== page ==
Golfer’s elbow, or medial epicondylitis, is generally a tendinosis (swelling and pain of the tendon) of the medial epicondyle of the elbow.
This type of injury will involve the forearm flexor muscles that run from the inside of the elbow into the hands.
Tissue injury happens when tight flexor muscles and tendons pull on the attachment point of the bone, causing pain on the inside elbow tendon.
In response to minor injury, overuse, or sometimes for no obvious reason at all, this point of insertion becomes inflamed and painful with hammering, gripping, pitching and during pull-through swimming strokes.
· Dull Pain On The Inside Of The Elbow
· Difficulty Throwing a baseball
· Pain With Gripping Objects
· Pain With Shaking Hands
· Opening doors
If you are experiencing any of the common symptoms, we recommend that you schedule an appointment to properly diagnose the injury. We will be available to treat the condition properly with our cryotherapy, myofascial and/or laser treatments.
Tennis elbow, or lateral epicondylitis, is a painful condition of the elbow caused by overuse. This condition is characterized by injury to structures in the extensor forearm muscle group and tendons that connect to the outside of the elbow. The inflamed tendon from the muscles on the elbow that is commonly effect is the extensor carpi radialis brevis.
Hence the term, tennis elbow, playing tennis or other racquet sports can cause this condition. Repeating motions are the most common cause for this common condition with the extensor carpi radialis brevis muscle most often being involved.
When microscopic tears occur to the extensor muscles and tendons from overuse; pain and inflammation occurs. If you are experiencing any of the following common symptoms, we recommend you meet with us to properly examine and diagnose your injury. Our office will be able to provide you with the care and cryotherapy treatments as necessary.
· Pain On The Outside Of The Elbow
· Prolong bike riding
· Weakness With Grip Strength
· Pain With Racquet Grip Strength
· Gradual Pain Increase Over Weeks Or Months
Pinched nerve, or peripheral nerve entrapment syndromes involve compression of a short segment of a nerve at a specific site as it passes through fibrous or muscular tissue.
Due to repetitive stress, trauma, continuous pressure, and tension, a variety of pathologic factors such as decrease oxygen to the nerve cells, inflammation, edema, an eventual adhesion and fibrosis formation will occur.
Entrapment symptoms depend on the type of nerve affected and the amount of compression. Two types are either motor or sensory. Motor causes weakness, paralysis or a dull aching pain. In the elbow region, the most common entrapment involves the median, radial, and ulnar nerves.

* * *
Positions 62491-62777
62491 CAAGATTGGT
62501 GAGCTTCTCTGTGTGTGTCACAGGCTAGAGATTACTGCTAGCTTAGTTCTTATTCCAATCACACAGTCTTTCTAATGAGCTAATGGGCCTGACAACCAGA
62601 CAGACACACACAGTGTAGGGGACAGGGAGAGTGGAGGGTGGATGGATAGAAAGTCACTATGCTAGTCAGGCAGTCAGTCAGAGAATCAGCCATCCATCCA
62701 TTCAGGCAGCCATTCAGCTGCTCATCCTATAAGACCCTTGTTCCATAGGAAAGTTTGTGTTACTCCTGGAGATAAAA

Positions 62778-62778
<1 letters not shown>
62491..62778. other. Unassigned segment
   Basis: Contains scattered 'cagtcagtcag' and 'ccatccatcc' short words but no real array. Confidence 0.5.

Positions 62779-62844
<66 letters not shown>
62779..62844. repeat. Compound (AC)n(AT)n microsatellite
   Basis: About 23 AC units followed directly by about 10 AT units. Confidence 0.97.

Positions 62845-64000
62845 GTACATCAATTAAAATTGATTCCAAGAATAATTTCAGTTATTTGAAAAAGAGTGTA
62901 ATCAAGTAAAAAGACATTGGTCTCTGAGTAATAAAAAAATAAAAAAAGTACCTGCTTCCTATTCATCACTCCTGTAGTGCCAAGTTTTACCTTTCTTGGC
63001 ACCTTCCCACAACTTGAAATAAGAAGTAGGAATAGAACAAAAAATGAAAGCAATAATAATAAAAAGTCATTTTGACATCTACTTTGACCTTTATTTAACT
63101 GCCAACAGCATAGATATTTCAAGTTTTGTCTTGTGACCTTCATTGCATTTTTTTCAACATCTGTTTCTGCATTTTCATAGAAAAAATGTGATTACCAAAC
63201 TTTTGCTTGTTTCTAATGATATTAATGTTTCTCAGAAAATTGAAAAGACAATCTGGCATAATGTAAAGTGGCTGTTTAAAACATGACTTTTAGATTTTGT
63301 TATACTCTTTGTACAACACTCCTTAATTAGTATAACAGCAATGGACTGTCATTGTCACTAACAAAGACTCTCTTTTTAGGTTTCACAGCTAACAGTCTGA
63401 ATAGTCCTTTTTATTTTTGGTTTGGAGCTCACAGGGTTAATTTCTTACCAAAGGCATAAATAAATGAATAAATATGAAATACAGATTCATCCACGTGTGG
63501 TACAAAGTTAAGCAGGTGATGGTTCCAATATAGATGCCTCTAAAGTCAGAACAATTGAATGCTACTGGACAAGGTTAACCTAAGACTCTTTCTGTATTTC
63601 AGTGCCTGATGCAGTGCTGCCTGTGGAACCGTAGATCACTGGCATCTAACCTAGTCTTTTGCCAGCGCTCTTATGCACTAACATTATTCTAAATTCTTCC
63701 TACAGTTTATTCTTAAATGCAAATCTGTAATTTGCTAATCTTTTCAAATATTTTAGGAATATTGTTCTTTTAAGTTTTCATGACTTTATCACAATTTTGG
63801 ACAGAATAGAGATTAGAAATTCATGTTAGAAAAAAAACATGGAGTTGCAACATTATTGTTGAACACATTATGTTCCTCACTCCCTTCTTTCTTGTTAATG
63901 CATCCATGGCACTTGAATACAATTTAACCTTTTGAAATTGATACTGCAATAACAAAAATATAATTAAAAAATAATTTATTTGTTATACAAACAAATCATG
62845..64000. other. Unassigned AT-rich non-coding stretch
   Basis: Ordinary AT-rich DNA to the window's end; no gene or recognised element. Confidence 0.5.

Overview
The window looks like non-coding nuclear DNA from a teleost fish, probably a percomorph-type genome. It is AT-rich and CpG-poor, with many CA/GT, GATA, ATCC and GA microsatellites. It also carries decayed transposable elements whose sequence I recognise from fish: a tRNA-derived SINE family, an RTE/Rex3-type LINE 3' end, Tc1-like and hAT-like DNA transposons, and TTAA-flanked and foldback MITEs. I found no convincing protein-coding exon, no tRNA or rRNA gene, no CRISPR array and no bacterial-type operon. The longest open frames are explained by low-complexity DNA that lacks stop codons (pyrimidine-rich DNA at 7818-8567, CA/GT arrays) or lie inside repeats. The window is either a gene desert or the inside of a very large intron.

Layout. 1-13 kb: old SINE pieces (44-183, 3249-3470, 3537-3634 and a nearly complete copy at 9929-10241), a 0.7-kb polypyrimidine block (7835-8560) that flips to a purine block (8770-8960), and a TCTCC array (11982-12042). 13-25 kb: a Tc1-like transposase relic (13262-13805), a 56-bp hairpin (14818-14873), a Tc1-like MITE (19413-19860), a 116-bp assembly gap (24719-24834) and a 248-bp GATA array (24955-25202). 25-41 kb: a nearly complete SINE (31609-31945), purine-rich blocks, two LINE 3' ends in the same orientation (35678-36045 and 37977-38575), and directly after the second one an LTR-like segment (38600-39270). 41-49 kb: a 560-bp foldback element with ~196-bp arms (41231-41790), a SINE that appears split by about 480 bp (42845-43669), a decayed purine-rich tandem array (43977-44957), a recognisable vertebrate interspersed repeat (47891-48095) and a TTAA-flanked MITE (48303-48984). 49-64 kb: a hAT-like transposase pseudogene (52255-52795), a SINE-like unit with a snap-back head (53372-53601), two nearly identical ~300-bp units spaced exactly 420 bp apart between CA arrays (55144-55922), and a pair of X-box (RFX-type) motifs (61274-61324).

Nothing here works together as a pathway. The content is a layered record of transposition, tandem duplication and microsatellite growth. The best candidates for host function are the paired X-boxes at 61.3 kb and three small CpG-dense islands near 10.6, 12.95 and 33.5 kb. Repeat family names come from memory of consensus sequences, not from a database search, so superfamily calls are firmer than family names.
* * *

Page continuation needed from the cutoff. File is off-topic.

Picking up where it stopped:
The distribution of symptoms helps indicate the nerve involved. A median nerve entrapment typically involves the thumb and first two fingers. The ulnar nerve typically involves the last two fingers with the radial nerve typically affects the back of the hand.
If you are experiencing the following symptoms and have already been diagnosed, our office specialists in cryotherapy and myofascial release technique can help you. We recommend that you visit us for a proper diagnosis.
· Weakness In The Arms Or Hands
· Loss Of Sense Of Touch
· Shooting, Electrical Pain
· Numbness Or Tingling Into The Hands
Involves compression from the axilla. The never courses in front of one of the rotator cuffs (subscapularis muscle), the tendon of the latissimus and teres major. Another location is at the spiral groove of the humerus. These areas are where compression may occur. Most of these lesion are caused by trauma. Depending on where the nerve is entrapped, there are a series of symptoms/signs an individual will see.
· Weakness of the triceps
· Sensory/motor dysfunction
· Loss of elbow extension
· Loss of wrist extension (wrist drop)
· Loss of finger extensions
Treatment with active myofascial release protocol, laser, or Cryotherapy are options we offer that has shown in clinical settings to work.
Ulnar nerve can become entrapped in different areas of the arm. Based on the level of involvement, each individual will present with separate presentations.
At the level of the subscapularis
At the arcade of Struthers
At the cubital tunnel
Mechanics play a major roll of these different entrapment sites. Repetitive flexion (throwing motions) of the elbow causes narrowing at the cubital tunnel and increase pressure on the nerve. Hypertrophy of the triceps and ligamentous laxity or recurrent nerve subluxation causing traction will create this issue as well.
· Occur with overuse
· Athletic hypertrophy of the medial triceps
· Numbness and paresthesia in the whole hand
· Pain extending the forearm
· Sensory loss in the fourth and fifth fingers